pi_lec8 - 20.181 Lecture 8 Contents 1 Probability of a tree...

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20.181 Lecture 8 Contents 1 Probability of a tree o 1.1 Marginalizing 2 Designing an Algorithm o 2.1 Remember Fibonacci! o 2.2 Efficient computation 3 Greedy Algorithm for trying trees o 3.1 Branch Lengths Probability of a tree How do we get from what we know (score of data given a tree) to what we want (score of the tree, given the data)? From last time, one of the assumptions that we made is that without knowing anything about the data, two trees (T1 and T2) are equally likely. Note: when we propose a tree, we'll also find the branch lengths that work best for that tree. We'll treat that as part of the topology. Expression for the joint probability of all data: P ( D | T ) = P ( A , C , C , C , G , x , y , z , w | T ) T = topology of the tree (includes t1,t2. .. all the branch lengths) We're going to refer to x,y,z,w as "nuisance parameters" We don't care what their values ARE, we're just going to try ALL of them, and just integrate through. Join probability of the data can be separated into each of the independent events (mutations), and the probability of each event is exactly what the J-C formula gives us the way to calculate!
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P ( A , C , C , C , G , x , y , z , w | T ) = P * P * P * P x y z w P ( x ) = P x P ( y | x , t ) * P ( A | y , t ) * P ( C | y , t ) = P 6 1 2 y P ( z | x , t ) * P ( C | z , t ) = P 8 3 z P ( w | z , t ) * P ( C | w , t ) * P ( G | w , t ) = P 7 4 5 w Now that we have an expression for the joint probability, we can sum over the nuisance paramaters. For each possible set of values for the nuisance parameters, the joint probability distribution will take on a particular value. We then ADD these because we don't care what the nuisance parameters' values are, they can be one set of values, OR another set of values, OR another set of values . .. (each sum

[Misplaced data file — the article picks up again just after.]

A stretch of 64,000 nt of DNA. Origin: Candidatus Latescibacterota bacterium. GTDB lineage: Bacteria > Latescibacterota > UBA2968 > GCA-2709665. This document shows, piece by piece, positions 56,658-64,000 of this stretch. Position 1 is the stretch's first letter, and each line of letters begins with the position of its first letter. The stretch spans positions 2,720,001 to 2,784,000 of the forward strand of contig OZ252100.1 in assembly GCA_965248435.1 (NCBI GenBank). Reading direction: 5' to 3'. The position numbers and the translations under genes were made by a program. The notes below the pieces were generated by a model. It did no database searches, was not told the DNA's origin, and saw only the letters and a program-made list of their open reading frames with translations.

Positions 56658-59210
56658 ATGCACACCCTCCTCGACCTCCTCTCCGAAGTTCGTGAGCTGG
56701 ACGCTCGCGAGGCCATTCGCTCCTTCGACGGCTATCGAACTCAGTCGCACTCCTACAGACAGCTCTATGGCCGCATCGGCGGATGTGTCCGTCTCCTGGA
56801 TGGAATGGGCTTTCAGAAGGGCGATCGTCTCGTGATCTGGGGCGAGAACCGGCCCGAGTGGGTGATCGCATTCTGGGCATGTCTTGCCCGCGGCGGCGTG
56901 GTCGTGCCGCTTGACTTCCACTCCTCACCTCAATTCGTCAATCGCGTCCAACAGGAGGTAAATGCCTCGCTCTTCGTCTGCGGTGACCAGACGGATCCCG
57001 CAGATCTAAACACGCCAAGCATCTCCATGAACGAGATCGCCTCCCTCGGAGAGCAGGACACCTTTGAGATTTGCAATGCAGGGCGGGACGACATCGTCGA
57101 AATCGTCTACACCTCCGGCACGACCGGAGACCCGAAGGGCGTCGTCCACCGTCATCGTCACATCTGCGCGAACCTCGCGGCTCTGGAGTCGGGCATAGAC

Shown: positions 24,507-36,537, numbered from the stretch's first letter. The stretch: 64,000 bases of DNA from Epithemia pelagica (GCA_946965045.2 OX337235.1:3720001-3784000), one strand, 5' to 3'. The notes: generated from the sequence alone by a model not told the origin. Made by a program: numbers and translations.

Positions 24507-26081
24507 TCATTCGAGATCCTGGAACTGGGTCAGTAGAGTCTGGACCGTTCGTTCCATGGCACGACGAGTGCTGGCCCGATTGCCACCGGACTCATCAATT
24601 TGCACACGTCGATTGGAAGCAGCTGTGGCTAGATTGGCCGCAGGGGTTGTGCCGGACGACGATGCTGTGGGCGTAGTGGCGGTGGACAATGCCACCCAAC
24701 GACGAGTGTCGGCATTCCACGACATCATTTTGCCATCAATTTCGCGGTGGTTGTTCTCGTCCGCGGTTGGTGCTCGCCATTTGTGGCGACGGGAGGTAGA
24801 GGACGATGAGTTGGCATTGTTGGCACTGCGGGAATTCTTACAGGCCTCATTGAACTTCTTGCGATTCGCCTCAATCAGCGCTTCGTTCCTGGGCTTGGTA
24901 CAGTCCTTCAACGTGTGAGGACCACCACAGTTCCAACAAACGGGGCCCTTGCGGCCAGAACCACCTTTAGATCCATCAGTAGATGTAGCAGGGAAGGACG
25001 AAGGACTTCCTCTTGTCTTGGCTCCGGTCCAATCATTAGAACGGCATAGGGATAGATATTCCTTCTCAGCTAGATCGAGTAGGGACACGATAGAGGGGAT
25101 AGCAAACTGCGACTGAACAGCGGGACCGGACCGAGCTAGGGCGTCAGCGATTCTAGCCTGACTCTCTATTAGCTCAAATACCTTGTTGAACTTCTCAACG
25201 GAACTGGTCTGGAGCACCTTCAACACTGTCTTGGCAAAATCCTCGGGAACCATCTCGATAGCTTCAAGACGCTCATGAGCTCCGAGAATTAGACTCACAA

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pi_lec8 - 20.181 Lecture 8 Contents 1 Probability of a tree...

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